If brand doesn’t worry you, the next thing to look for is the specifications of the laptop. There are a few key things to consider, and to keep an eye out for, when making your decision. Look at how much RAM the laptop is running, and aim for at least 4 GB. For the hard drive, anything over 500 GB is a respectable size. For the processor, look for either a dual-core or quad-core, i5 or i7. All laptops these days will come with the latest software (Windows 7 at present) already installed, and some will even come with demo versions of software such as Microsoft Office for you to try out for thirty days. Very few, if any, will come pre-loaded with full versions of software packages such as Office, so if it is something that you require, you will also need to look into purchasing that software.
Whether you are repairing or purchasing, it is important to make the right decision for your circumstances, as computers are an important part of daily life, and are well worth investing correctly in. Ultimately, preserving the data that is on the existing machine is usually the main priority, whether you are repairing or purchasing new, and here at the Australian Computer Doctors, that is something that we strive to do in all cases. We are able to perform a number of both hardware and software repairs, on both desktops and laptops of all brands, can help you choose a new machine, and can even custom build desktops to suit your exact needs.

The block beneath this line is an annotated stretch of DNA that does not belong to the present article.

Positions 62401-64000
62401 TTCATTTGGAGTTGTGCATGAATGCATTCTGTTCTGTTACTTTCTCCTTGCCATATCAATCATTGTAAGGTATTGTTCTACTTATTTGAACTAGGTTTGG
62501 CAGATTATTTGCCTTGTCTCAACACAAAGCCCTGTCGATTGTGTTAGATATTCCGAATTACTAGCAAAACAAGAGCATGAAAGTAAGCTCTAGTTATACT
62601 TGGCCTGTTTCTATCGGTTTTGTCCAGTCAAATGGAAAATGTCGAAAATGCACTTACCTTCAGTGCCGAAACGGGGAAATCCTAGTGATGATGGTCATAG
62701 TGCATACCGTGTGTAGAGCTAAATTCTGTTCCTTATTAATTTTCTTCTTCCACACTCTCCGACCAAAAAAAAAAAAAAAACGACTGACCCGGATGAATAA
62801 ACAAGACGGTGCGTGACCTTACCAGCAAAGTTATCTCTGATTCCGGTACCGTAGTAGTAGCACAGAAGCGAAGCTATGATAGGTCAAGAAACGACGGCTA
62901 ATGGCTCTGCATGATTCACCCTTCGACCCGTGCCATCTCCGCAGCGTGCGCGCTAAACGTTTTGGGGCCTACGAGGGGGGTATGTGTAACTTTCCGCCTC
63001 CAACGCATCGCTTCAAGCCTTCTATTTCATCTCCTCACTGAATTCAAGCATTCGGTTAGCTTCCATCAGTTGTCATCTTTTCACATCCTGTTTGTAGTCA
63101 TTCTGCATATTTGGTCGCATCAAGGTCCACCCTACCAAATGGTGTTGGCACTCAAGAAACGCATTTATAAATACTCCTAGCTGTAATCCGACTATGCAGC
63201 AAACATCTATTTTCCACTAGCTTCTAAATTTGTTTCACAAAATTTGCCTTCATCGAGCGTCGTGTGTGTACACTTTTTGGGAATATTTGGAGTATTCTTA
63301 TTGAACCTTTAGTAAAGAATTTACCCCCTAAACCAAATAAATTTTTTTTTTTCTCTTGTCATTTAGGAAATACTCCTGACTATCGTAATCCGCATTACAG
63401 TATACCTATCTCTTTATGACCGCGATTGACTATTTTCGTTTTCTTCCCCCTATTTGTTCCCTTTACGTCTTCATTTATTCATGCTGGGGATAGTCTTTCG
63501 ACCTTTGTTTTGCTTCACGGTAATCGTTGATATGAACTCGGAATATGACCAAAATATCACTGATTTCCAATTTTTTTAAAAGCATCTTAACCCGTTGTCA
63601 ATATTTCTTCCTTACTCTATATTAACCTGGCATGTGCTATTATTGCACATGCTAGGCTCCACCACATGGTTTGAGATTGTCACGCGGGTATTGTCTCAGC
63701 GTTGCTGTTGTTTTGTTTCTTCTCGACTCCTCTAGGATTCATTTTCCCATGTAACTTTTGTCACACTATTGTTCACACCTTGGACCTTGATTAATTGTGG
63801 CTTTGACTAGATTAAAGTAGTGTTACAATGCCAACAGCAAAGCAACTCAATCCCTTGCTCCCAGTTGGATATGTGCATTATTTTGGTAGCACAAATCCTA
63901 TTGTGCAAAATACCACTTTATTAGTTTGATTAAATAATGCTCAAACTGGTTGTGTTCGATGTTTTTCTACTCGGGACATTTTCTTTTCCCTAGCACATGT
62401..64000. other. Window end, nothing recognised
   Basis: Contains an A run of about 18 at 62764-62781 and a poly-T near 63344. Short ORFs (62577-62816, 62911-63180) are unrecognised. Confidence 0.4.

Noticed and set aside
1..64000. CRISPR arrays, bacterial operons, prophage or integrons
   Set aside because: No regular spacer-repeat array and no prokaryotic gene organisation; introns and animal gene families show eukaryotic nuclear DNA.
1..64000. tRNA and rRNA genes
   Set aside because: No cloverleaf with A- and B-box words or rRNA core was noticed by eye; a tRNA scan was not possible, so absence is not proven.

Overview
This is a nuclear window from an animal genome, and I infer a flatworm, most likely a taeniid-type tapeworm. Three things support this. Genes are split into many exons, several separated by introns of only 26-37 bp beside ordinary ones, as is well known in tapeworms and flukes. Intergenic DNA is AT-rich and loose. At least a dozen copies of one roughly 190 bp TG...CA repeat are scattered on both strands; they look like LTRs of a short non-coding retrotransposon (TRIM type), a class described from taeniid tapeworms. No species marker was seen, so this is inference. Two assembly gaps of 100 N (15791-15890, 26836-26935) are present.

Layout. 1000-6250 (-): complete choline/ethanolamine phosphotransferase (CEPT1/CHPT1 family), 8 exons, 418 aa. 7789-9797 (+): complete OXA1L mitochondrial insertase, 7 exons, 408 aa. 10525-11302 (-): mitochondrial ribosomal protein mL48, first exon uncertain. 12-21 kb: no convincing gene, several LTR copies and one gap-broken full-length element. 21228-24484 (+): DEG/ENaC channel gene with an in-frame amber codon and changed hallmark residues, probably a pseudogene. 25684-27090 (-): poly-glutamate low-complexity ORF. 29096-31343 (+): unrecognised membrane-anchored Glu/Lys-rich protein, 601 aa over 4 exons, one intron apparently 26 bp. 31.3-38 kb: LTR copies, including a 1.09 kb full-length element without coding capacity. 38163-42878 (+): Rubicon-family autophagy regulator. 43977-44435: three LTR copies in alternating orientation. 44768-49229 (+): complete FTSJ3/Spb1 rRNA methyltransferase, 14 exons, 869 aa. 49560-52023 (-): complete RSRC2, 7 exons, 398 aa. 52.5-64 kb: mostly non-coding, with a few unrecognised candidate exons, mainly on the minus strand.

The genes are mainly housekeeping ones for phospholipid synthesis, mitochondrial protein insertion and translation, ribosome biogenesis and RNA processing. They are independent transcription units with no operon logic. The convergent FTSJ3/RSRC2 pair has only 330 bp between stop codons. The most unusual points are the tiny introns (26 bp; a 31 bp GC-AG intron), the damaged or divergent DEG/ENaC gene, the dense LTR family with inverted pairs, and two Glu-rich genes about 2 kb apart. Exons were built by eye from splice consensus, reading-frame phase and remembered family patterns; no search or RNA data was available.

If you require any further assistance or information on anything that was mentioned in this article, please visit Australian Computer Doctors at - http://acdoctors.com.au/ - or find them on Facebook - http://www.facebook.com/australiancomputerdoctors
Article written by: Gemma Smyth.